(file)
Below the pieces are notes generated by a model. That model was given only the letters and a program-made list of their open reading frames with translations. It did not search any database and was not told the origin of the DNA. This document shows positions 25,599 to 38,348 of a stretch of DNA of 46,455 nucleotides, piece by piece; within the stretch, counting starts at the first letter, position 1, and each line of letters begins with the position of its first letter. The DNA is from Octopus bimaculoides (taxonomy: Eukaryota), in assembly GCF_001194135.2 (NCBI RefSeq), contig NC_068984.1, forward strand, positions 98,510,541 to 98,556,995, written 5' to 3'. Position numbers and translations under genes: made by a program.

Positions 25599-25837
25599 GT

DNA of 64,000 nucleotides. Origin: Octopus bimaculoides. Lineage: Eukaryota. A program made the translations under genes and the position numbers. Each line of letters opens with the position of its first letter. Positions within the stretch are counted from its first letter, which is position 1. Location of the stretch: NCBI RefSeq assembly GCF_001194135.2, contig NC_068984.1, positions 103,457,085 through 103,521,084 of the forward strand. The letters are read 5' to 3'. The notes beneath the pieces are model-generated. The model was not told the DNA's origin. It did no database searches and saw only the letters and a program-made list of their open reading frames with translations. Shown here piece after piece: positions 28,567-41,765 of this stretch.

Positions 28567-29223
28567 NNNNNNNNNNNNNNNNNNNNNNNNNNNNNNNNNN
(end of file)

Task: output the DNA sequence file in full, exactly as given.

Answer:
Below the pieces are notes generated by a model. That model was given only the letters and a program-made list of their open reading frames with translations. It did not search any database and was not told the origin of the DNA. This document shows positions 25,599 to 38,348 of a stretch of DNA of 46,455 nucleotides, piece by piece; within the stretch, counting starts at the first letter, position 1, and each line of letters begins with the position of its first letter. The DNA is from Octopus bimaculoides (taxonomy: Eukaryota), in assembly GCF_001194135.2 (NCBI RefSeq), contig NC_068984.1, forward strand, positions 98,510,541 to 98,556,995, written 5' to 3'. Position numbers and translations under genes: made by a program.

Positions 25599-25837
25599 GT

DNA of 64,000 nucleotides. Origin: Octopus bimaculoides. Lineage: Eukaryota. A program made the translations under genes and the position numbers. Each line of letters opens with the position of its first letter. Positions within the stretch are counted from its first letter, which is position 1. Location of the stretch: NCBI RefSeq assembly GCF_001194135.2, contig NC_068984.1, positions 103,457,085 through 103,521,084 of the forward strand. The letters are read 5' to 3'. The notes beneath the pieces are model-generated. The model was not told the DNA's origin. It did no database searches and saw only the letters and a program-made list of their open reading frames with translations. Shown here piece after piece: positions 28,567-41,765 of this stretch.

Positions 28567-29223
28567 NNNNNNNNNNNNNNNNNNNNNNNNNNNNNNNNNN